Instead of shooting himself and Wisconsin in the foot, GOP Assembly Speaker Robin Vos should reverse course. Introduce a bare-bones emergency order bill restoring a mask mandate to protect Wisconsinites, save lives and restore federal food aid. Governor Evers would happily sign. Enough political games, lives are at stake. There are also other healthcare realities from the pandemic to face.

Millions of Americans (thousands of Wisconsinites) lost healthcare coverage during the pandemic and subsequent recession. Fortunately, the Affordable Care Act (ACA) was able to help. President Joe Biden reopened enrollment for ACA subsidized private insurance. Well-over 200,000 Americans, including thousands of Wisconsinites, have gained coverage. And, the American Rescue Plan is now making ACA no-cost or affordable private insurance more available to millions of low-income and middle class Americans. The Biden administration is also funding an ad campaign and healthcare navigators to help enrollees. The Wisconsin Stop the COVID Spread coalition could reinforce by alerting Wisconsinites about their new options.

ACA Medicaid expansion also helped to enroll millions in 2020. Moreover, the American Rescue Plan provides a generous financial incentive for the 12 states, including Wisconsin, that never expanded Medicaid. These states are now eligible for a 5 percent boost for their regular Medicaid program for 2 years and a permanent 90 percent federal match for Medicaid expansion. States are listening.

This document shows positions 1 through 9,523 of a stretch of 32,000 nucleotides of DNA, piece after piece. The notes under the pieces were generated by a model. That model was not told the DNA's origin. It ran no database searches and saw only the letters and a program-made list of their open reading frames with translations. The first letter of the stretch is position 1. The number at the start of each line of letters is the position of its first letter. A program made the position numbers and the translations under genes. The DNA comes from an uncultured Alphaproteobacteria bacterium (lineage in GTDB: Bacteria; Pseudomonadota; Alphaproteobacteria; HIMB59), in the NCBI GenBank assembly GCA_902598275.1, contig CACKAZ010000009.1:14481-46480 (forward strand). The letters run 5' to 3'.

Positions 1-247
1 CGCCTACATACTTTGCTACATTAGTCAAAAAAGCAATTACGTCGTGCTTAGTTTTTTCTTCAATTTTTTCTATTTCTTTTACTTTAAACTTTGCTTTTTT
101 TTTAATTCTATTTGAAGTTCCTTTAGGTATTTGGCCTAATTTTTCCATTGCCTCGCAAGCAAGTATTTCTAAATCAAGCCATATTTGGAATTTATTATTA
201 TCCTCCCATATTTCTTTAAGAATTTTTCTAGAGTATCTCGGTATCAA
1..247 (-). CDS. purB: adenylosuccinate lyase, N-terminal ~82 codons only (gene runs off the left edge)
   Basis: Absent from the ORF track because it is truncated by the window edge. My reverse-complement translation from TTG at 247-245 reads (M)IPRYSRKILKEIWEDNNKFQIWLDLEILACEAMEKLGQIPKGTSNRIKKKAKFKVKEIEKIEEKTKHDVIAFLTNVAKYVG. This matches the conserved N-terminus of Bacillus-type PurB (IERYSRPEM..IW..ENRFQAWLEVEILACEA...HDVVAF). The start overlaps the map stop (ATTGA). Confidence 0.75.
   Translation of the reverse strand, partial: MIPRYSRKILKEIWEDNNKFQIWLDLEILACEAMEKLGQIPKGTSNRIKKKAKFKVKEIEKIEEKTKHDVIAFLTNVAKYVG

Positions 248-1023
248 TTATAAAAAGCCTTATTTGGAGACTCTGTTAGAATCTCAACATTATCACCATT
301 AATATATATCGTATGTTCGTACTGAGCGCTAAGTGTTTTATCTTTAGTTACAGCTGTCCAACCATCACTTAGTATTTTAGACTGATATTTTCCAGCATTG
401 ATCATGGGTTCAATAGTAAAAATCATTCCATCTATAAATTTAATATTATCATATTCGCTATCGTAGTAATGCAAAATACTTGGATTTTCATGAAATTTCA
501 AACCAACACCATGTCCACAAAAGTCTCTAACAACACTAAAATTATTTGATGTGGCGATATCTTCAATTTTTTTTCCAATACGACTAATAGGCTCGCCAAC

GOP-led Wyoming passed Medicaid expansion in the House. GOP Representative Steve Harshman (former Speaker) after previously opposing 7 times, said: “I’ve had kind of a change of heart, frankly.” Current GOP Speaker Eric Barlow said: “I voted no multiple times on this issue. I’m going to vote yes this time, because I haven’t seen any other solution.” The bill’s narrow loss in a Senate committee vote can’t diminish the House vote’s historic importance. A harbinger for Wyoming and Wisconsin.

Wisconsin, under GOP Governor Warren Knowles, implemented regular Medicaid early on (1966). Will Vos make Wisconsin the last state to expand Medicaid?

– Kaplan wrote a guest column from Washington, D.C., for the Wisconsin State Journal from 1995 – 2009.

 

Bill Kaplan: Circumstances have changed, expand BadgerCare